Browse DORAS
Browse Theses
Search
Latest Additions
Creative Commons License
Except where otherwise noted, content on this site is licensed for use under a:

Surface studies and density functional theory analysis of ruthenium polypyridyl complexes

O'Boyle, Noel M. (2004) Surface studies and density functional theory analysis of ruthenium polypyridyl complexes. PhD thesis, Dublin City University.

Full text available as:

[img]
Preview
PDF - Requires a PDF viewer such as GSview, Xpdf or Adobe Acrobat Reader
11Mb

Abstract

In recent years, the computational method Density Functional Theory (DFT) has become more and more important as an effective tool for studying inorganic complexes. This thesis describes computational studies on ruthenium polypyridyltype complexes using DFT. An introduction to the theory behind DFT is presented in the first chapter, as well as a review of previous DFT studies on ruthenium polypyridyl-type complexes. The second chapter describes the details of the computational studies. This includes a description of the basis set, functional, and integration grid. This chapter also describes two pieces of in-house software: GaussSum written to process the output of the computational package Gaussian, and GauStock, which is used to calculate Hirshfeld atomic charges. Chapter 3 examines the electronic structure of a series of complexes related to [Ru(bpy)2(pytrz)]+. The calculated electronic structure is compared with results from experiment. Partial density of states (PDOS) spectra are used to visualise the results. Linkage isomerism and methylation reactions are examined using thermodynamics and, in the case of methylation reactions, also with kinetics. Chapter 4 compares the electronic structure of dinuclear complexes with their corresponding mononuclear analogues. PDOS spectra are used to highlight the changes that occur on addition of a second metal centre. The quality of the predicted Raman frequencies of [Ru(bpy)3]2+ is the focus of Chapter 5. The effect of basis set size, grid size and the inclusion of solvent effects is discussed. The results are compared with the experimental values. Chapter 6 presents the first DFT study of an osmium complex attached to a surface, in this case, to a gold (111) surface. A cluster model is used for the surface. The effect of adsorption on the energy levels of the complex is studied. The effect of oxidation on the adsorbate-substrate bond is also examined. Chapter 7 is an overview of the information available from DFT calculations. DFT is a very useful tool for examining the electronic structure of ruthenium polypyridyl complexes. PDOS spectra highlight changes in electronic structure between related complexes. Trends in oxidation potential are reproduced by the position of the metal PDOS peak. Predicted Raman frequencies agree well with experiment, although a scaling factor is required. Adsorption of an osmium complex on a gold surface causes molecular orbitals close to the surface to shift, while the relative positions of other molecular orbitals remain unchanged. The oxidised complex binds more strongly, due to the change in the nature of the frontier orbitals.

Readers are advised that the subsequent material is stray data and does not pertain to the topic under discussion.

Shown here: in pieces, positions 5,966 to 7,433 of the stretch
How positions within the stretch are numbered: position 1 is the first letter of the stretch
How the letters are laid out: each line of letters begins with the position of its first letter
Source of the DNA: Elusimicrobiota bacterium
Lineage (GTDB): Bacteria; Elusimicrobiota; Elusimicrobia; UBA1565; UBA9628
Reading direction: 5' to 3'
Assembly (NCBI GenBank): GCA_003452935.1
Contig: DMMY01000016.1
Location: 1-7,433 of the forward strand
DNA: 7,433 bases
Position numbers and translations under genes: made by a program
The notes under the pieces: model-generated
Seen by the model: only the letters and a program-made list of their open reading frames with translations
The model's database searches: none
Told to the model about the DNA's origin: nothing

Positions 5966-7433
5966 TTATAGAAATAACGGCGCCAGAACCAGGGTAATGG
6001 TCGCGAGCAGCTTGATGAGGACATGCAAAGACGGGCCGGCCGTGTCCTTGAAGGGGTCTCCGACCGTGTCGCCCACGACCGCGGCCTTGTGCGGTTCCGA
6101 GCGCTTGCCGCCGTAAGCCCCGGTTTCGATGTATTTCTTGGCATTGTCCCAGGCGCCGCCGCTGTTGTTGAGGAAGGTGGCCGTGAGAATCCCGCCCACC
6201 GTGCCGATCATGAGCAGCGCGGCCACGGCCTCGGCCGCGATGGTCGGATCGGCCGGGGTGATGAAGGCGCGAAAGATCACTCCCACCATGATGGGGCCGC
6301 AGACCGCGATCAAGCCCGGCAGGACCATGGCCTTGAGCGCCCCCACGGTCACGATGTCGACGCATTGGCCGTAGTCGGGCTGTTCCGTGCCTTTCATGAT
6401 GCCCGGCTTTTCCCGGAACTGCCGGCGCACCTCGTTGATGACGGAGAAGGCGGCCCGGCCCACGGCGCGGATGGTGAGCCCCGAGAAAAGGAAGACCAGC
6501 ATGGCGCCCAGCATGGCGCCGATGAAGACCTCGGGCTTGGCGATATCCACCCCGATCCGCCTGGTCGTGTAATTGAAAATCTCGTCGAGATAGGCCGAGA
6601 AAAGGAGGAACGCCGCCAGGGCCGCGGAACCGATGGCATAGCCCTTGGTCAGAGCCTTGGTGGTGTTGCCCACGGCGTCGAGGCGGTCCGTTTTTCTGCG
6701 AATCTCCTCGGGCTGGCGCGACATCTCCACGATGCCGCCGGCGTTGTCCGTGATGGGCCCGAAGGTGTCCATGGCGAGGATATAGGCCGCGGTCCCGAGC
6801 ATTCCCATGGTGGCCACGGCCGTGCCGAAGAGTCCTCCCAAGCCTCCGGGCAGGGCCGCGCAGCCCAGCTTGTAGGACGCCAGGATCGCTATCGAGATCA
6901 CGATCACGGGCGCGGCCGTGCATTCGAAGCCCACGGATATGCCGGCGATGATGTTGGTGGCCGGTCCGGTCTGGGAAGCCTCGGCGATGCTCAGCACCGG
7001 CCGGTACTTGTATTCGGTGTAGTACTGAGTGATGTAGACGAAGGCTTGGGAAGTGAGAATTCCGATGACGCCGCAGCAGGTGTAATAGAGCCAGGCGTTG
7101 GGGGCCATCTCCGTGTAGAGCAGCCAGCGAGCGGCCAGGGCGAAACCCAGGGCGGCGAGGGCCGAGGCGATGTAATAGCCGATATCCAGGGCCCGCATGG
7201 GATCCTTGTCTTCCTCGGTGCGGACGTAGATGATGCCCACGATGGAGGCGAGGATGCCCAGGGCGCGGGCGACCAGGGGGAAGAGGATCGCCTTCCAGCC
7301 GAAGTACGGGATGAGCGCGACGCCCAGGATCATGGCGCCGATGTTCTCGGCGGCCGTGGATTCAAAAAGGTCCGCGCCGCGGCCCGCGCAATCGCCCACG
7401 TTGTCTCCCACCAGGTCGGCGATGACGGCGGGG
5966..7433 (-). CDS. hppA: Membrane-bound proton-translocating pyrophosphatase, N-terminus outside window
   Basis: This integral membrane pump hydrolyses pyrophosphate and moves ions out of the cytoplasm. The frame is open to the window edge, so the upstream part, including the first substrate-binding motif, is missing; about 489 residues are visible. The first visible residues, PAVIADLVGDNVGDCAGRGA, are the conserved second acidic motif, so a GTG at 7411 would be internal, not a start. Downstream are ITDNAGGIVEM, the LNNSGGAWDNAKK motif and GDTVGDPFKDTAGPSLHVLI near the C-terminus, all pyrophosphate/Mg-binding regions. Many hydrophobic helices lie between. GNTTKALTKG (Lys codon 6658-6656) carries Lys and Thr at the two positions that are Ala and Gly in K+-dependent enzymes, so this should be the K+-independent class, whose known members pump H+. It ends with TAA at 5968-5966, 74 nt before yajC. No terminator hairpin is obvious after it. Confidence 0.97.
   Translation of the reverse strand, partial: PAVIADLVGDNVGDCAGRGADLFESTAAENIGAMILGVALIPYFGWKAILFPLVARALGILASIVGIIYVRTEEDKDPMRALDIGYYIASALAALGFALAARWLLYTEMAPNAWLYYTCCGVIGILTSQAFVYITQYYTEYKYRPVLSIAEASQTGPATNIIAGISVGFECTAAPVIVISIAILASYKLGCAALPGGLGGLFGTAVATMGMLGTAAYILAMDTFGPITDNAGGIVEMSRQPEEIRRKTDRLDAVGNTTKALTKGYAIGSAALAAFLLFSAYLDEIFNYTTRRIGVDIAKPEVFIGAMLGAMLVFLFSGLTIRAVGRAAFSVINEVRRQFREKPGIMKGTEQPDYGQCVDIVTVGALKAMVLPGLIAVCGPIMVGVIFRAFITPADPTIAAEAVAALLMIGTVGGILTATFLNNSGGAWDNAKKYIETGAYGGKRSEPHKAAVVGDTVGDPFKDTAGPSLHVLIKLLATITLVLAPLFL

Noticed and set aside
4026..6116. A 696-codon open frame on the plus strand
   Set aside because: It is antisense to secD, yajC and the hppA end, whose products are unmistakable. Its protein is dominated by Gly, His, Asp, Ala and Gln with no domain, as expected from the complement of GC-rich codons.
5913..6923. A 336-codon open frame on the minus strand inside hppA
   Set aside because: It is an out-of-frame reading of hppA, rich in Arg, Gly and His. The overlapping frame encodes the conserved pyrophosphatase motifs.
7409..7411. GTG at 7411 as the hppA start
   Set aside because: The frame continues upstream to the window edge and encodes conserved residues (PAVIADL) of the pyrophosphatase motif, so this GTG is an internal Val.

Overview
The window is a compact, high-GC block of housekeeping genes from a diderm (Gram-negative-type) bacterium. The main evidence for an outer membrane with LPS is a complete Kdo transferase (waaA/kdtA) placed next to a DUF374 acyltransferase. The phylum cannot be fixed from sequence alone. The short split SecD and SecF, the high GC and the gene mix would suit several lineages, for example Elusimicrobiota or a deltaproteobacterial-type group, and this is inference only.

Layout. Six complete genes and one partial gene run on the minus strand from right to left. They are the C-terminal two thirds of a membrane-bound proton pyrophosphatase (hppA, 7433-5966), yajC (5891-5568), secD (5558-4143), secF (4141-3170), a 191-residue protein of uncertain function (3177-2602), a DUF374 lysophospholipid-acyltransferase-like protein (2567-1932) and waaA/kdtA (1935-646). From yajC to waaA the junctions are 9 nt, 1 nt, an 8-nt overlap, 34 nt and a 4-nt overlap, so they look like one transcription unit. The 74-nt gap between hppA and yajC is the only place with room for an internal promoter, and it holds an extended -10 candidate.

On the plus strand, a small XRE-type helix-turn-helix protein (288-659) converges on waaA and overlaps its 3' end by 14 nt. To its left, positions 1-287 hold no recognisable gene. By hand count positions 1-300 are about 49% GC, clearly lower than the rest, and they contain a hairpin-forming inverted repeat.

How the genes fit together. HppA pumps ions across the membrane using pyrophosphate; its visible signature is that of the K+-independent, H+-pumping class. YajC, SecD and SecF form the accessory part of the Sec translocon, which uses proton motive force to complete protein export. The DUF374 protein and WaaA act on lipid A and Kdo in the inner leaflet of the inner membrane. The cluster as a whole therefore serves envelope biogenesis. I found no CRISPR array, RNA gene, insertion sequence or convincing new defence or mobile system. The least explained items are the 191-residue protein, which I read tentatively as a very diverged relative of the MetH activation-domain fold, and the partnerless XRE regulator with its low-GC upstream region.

Item Type:Thesis (PhD)
Date of Award:2004
Refereed:No
Supervisor(s):Vos, Johannes G.
Uncontrolled Keywords:Metal complexes; Analysis; Density functionals
Subjects:Physical Sciences > Chemistry
DCU Faculties and Centres:DCU Faculties and Schools > Faculty of Science and Health > School of Chemical Sciences
Use License:This item is licensed under a Creative Commons Attribution-NonCommercial-No Derivative Works 3.0 License. View License
ID Code:18115
Deposited On:10 May 2013 10:53 by Celine Campbell. Last Modified 21 Jun 2013 11:15

Download statistics

Archive Staff Only: edit this record